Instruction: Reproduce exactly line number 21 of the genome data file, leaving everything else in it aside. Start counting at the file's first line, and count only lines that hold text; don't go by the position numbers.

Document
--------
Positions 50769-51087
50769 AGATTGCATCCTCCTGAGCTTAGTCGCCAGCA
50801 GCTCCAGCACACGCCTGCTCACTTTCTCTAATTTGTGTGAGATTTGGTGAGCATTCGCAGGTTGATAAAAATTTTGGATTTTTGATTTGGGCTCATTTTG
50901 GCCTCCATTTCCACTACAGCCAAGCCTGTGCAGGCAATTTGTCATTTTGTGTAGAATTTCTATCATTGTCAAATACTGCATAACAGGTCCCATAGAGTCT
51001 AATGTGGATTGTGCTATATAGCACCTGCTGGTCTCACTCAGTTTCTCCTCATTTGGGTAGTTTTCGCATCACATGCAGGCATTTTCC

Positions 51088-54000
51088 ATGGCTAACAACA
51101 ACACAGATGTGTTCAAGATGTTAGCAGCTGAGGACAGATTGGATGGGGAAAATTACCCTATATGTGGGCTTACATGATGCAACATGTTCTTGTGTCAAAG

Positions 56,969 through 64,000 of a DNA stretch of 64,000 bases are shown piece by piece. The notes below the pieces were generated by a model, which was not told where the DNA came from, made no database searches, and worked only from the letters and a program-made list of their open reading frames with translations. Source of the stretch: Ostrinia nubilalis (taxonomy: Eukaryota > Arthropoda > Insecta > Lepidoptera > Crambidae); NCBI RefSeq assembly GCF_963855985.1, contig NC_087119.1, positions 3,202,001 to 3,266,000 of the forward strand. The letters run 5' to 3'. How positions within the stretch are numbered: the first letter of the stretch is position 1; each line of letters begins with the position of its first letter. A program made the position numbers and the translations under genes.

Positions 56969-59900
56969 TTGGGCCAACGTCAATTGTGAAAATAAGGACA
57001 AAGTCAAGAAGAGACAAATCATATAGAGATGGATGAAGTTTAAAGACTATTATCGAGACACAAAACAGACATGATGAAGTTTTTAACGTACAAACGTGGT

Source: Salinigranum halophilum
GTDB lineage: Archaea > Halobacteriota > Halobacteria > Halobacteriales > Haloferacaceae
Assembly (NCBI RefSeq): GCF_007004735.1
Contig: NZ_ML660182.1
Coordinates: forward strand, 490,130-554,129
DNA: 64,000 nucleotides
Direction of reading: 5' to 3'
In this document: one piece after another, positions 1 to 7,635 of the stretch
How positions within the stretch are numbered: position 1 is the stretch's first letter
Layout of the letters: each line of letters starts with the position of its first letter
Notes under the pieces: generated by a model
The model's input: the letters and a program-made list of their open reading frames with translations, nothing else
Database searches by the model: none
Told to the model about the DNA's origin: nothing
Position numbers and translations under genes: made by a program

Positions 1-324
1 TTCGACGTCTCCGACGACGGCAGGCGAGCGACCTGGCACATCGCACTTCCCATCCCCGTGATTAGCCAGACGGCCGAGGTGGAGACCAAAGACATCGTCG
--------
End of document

How positions within the stretch are numbered: position 1 is the stretch's first letter